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on 31 March 2000
Tanner writes well, simply, unpretentiously, helpfully. For someone who is only starting to engage with Wagner's operas, Tanner would be an ideal mentor, showing the reader how to think seriously about these great works while sensitively experiencing them. He also offers much to people who know Wagner's works well. Having listened to Wagner and thought about him for over forty years, I have found my relationship to those great works refreshed and deepened by insights in Tanner's Wagner. I was introduced to Wagner by Tanner in about 1960, when we were colleagues in Cambridge. In the past thirty years, when we have lived on different continents, my life has gone on being enriched by what I learned from him through the 1960s. His book could do something of that for others: a reader could carry away from it not merely its immediate content but also guides to ways of thinking and feeling that would be valid and valuable for years to come. It is an astonishing book. Some of the early English reviewers were hostile: bitten perhaps by Tanner's sharp tone with those who have clambered onto the current bandwagon proclaiming that Wagner's operas - as distinct from the man himself - are anti-semitic. Other reviewers regard it as a classic. Roger Scruton, in the Times Literary Supplement, treated the book as an answer to Nietzsche's case against Wagner, and remarked that this is the first time that Nietzsche has been opposed on this topic by someone who is intellectually fit to argue with him. Tanner's many insights into Wagner's work are offered simply, modestly, with no grinding of scholarly gears or flashy post-modern prose.
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on 11 May 2013
It is evident from the first page that this book has been excellent researched and explores both Wagner the man and it examines his work in detail and reflects on the depth of meaning that can be found in Wagner's operas and sacred dramas. I appreciate that we are dealing with complex ideas here but some of the sentences are fairly indigestible because they are so long and occasionally the author appears to become somewhat overheated in his opinions. Nevertheless, this is a profound study of Wagner that cannot be missed.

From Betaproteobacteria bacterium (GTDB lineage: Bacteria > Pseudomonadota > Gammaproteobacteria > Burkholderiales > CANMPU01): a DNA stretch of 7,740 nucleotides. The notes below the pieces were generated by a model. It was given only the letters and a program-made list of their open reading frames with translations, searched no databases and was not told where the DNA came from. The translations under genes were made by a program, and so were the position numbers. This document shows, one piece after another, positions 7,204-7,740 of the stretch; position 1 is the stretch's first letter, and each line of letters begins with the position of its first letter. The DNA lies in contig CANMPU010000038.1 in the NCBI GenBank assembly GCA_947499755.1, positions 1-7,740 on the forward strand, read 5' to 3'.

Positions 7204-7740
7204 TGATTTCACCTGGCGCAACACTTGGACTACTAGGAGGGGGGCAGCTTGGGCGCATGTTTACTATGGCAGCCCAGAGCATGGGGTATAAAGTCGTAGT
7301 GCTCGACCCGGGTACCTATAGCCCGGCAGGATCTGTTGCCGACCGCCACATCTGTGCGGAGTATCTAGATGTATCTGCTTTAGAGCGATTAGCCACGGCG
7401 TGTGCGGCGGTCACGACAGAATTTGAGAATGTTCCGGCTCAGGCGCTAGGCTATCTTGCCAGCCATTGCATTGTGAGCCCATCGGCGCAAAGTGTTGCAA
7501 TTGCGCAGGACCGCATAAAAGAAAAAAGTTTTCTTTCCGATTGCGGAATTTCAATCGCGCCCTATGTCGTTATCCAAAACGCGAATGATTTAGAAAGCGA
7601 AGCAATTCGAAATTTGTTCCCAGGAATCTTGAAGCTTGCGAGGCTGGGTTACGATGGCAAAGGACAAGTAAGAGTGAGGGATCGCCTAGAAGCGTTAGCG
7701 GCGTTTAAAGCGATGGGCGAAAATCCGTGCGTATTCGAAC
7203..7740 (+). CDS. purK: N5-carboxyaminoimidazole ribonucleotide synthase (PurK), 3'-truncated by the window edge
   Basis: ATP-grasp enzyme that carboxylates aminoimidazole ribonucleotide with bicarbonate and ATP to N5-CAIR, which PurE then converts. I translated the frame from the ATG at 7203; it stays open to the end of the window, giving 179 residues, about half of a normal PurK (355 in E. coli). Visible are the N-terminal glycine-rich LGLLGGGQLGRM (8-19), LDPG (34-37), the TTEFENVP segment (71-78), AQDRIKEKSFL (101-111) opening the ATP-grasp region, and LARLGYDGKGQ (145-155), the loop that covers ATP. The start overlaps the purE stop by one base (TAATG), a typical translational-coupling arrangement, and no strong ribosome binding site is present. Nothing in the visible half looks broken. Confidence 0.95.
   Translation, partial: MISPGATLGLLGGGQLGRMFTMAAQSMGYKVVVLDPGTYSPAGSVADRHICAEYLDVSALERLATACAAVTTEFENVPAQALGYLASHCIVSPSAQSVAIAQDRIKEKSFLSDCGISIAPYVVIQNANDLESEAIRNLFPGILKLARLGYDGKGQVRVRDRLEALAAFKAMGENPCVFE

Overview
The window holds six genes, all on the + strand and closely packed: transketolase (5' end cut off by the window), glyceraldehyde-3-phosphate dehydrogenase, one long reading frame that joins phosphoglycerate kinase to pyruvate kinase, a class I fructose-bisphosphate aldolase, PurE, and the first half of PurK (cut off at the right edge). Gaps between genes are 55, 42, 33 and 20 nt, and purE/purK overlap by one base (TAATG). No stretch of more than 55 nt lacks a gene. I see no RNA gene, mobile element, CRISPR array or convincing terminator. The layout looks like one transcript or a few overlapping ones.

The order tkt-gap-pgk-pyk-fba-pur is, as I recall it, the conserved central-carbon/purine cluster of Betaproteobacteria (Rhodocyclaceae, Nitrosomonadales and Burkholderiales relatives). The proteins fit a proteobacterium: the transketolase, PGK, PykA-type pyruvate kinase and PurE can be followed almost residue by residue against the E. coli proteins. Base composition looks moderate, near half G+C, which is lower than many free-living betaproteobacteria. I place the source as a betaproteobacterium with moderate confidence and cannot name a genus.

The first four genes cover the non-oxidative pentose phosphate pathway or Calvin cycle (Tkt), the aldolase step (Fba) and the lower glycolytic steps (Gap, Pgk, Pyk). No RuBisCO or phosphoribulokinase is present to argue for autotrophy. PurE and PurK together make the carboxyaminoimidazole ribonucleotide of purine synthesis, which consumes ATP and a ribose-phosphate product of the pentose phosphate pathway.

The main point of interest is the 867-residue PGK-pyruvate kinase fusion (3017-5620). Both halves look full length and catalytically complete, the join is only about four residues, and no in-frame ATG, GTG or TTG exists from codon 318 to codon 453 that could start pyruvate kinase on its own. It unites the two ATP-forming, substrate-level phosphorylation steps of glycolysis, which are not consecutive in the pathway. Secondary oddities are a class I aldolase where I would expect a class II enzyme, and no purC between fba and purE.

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VINE VOICEon 6 January 2010
This is one of the best books on Wagner I've ever read - and I have read a lot. It's not engaged with the specifics of the music in the sense of loading the text up with staves, but it does pinpoint and discuss in detail the way the music actually works, without much recourse to a terminology of diminished 9ths that would defeat the layman. What's most heartening is Tanner's trenchant tone. Following up his excellent essay in the Faber Wagner Compaion, he dissents sharply and convincingly from the runaway lunatics of the Blame Wagner school of criticism, which pin just about every possible social, psychological and moral problem to the operas, to disguise their own inability to understand what Wagner's works are really doing. Returning to Tanner, I was particularly impressed by the chapter on Tristan, which is difficult to write about once you've tried to get beyond phwoarh coo lor I feel wrung out. It almost does justice to the immaculate terror of the work itself, which is saying a LOT. Tanner must be Britain's Bravest Don; working on Wagner AND Nietzsche, both so misunderstood. Maybe he should take Milton under his wing too? I say this because Wagner has lucked out with a defender like this, who writes so well, so persuasively, so passionately. Bravo!
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on 17 May 2013